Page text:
“Ultimately, people will continue to be threatened with instability until the supply of affordable housing is adequate, incomes of the poor are sufficient to pay for basic necessities, and disadvantaged people can receive the services they need,” DPH wrote. “Attempts to change the homeless assistance system must take place within the context of larger efforts to help the very poor.”
Fast forward more than a decade, and many who work within the city’s homeless services system echo this refrain. The pervasive lack of access to permanent, affordable housing is the city’s toughest nut to crack, but it doesn’t need to be this way.
At the committee hearing, Friedenbach, who has been working as a homeless advocate for 19 years, spelled out the myriad funding losses that have eviscerated affordable housing programs over time.
“We’ve had really huge losses over the last 10 years in housing,” she said. “We’ve lost construction for senior and disability housing. Section 8 [federal housing vouchers] has been seriously cut away at. We’ve lost federal funding for public housing. There were funding losses in redevelopment.”
A comprehensive analysis by Budget and Legislative Analyst Harvey Rose found the city — with some outside funding help — has spent $81.5 million on permanent supportive housing for the formerly homeless.
That money has placed thousands of people in housing. Nevertheless, a massive unmet need persists.
Following the hard-hitting economic downturn of 2008 and 2009, San Francisco saw a spike in families becoming homeless for the first time. Although a new Bayview development is expected to bring 70 homeless families indoors, Dufty said 175 homeless families remain on a wait-list for housing.
Yet the wait-list for Housing Authority units has long since been closed. And many public housing units continue to sit vacant, boarded up. Sup. London Breed said at a March 19 committee hearing that fixing those units and opening them to homeless residents should be a priority.
DPH’s Direct Access to Housing program, which provides subsidized housing in SROs and apartments, was also too overwhelmed to accept new enrollees until just recently. Since the applicant pool opened up again in January, 342 homeless people have already signed up in search of units, according to DPH. But only about a third of them will be placed, the results of our public records request showed.
Meanwhile, the city lacks a pathway for moving those initially placed in SROs into more permanent digs, which would free up space for new waves of homeless people brought in off the street.
City officials have conceptualized the need for a “housing ladder” — but if one applies that analogy to San Francisco’s current housing market, it’s a ladder with rungs missing from the very bottom all the way to the very top.
In the last fiscal year, HSA allocated $25 million toward subsidized housing for people enrolled in the SRO master-lease program. “It’s often talked about as supportive housing,” Friedenbach notes. “But supportive housing under a federal definition is affordable, permanent, and supportive.”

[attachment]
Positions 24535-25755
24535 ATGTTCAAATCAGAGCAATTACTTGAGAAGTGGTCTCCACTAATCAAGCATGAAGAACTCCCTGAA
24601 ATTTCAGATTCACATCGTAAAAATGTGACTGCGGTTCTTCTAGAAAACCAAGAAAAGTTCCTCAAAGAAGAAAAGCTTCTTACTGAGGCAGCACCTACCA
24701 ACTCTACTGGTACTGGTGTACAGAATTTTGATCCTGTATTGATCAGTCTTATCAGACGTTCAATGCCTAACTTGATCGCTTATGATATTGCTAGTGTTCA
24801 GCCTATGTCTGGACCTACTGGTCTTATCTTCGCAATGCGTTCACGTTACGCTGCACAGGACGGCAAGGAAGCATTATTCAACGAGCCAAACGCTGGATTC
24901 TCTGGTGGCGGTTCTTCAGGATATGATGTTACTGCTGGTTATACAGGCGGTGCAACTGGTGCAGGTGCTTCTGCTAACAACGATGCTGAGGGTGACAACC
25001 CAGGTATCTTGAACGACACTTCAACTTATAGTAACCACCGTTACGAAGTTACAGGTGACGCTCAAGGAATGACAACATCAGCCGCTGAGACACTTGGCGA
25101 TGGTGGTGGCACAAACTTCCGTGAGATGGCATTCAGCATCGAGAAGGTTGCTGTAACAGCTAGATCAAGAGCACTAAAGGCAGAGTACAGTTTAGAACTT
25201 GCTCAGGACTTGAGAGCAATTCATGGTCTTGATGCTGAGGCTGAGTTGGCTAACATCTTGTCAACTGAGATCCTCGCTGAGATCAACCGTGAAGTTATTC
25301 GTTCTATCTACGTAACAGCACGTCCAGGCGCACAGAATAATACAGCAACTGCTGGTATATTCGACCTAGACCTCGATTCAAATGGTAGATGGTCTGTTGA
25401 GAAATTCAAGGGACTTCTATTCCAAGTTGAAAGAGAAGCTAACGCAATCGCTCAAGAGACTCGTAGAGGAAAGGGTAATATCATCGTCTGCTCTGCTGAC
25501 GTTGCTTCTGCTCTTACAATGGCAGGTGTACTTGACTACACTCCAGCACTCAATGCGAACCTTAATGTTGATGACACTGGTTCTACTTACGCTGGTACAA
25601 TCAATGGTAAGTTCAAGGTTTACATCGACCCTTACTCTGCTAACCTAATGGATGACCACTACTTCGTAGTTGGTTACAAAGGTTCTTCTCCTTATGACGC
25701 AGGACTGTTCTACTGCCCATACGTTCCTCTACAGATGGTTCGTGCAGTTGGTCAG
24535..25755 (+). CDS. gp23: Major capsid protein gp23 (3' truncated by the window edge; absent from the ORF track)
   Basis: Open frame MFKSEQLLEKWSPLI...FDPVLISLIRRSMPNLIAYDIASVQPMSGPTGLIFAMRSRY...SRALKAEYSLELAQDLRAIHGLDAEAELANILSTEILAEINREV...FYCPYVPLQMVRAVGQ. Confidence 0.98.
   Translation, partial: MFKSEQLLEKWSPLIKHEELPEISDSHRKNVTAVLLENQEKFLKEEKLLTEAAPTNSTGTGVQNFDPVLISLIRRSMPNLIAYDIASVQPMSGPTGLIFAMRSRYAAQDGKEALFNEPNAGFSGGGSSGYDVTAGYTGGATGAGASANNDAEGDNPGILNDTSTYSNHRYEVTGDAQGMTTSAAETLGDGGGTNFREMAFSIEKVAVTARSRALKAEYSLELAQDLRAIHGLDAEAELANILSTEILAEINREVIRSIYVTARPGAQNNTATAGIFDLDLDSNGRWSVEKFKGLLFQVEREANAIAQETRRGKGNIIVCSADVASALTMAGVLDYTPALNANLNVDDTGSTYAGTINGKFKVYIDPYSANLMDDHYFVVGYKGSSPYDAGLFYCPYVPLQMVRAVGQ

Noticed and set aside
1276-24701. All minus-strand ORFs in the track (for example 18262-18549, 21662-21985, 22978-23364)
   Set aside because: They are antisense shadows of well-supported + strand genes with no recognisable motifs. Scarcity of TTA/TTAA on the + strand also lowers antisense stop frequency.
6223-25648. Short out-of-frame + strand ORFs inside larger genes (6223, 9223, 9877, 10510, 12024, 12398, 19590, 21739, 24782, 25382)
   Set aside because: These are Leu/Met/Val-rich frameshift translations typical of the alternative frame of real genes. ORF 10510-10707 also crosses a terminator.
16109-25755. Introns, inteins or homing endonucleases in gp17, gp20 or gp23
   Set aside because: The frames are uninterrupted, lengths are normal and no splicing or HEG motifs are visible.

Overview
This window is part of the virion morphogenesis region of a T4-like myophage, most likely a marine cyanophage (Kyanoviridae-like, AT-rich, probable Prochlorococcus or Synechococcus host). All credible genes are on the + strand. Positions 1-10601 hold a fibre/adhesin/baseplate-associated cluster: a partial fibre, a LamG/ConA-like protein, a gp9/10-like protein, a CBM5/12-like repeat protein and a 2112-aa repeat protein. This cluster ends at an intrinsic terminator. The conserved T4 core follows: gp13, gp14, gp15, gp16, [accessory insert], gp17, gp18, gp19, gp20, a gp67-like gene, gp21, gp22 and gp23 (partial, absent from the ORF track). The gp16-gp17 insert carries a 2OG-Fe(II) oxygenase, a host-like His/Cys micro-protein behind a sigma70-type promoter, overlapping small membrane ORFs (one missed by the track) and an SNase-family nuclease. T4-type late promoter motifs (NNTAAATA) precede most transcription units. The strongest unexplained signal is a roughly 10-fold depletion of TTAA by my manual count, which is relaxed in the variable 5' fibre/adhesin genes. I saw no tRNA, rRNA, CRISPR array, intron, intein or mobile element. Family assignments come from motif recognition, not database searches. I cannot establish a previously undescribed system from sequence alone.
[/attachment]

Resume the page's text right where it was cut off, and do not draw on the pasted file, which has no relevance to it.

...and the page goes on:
In SROs, which are notoriously rundown — sometimes with busted elevators in buildings where residents use canes and wheelchairs to get around — people can fork over 80 percent of their fixed incomes on rent.
“An individual entering our housing system should have an opportunity to move into other different types of housing,” Dufty told the supervisors. “It’s really important that people not feel that they’re stuck.”
Amanda Fried, who works in Dufty’s office, echoed this idea. “Our focus has to be on this ladder,” she told us. “If people move in, then they have options to move on. What happens now is, we build the housing, people move in, and they stay.”
START OF THE CYCLE
Homelessness does begin somewhere. For Joseph, a third-generation San Franciscan who grew up in the Mission and once lived in an apartment a block from the Pacific Ocean, the downward spiral began with an Ellis Act eviction.
After losing his place, he stayed with friends and family members, sometimes on the streets, and occasionally using the shelter system (he hated that, telling us, “I felt safer in Vietnam”). He now receives Social Security benefits and lives in an SRO.
Homelessness is often a direct consequence of eviction. Last year, the city allocated an additional $1 million for eviction defense services. Advocates hope to increase this support in the current round of budget talks. The boost in funding yielded measurable results, Friedenbach pointed out, doubling the number of tenants who managed to stave off eviction once they sought legal defense.
There’s also a trend of formerly homeless residents getting evicted from publicly subsidized housing. Since 2009, the Eviction Defense Collaborative has counted 1,128 evictions from housing provided through HSA programs. Since most came from being homeless, they are likely returning to homelessness.
Dufty said more could be done to help people stay housed. “Yes, we’re housing incredibly challenged individuals. And we have to recognize that allowing those individuals to be evicted, without the city using all of our resources to intervene to help that person, that’s not productive,” he said. “It’s debilitating to the person. It’s just not good.”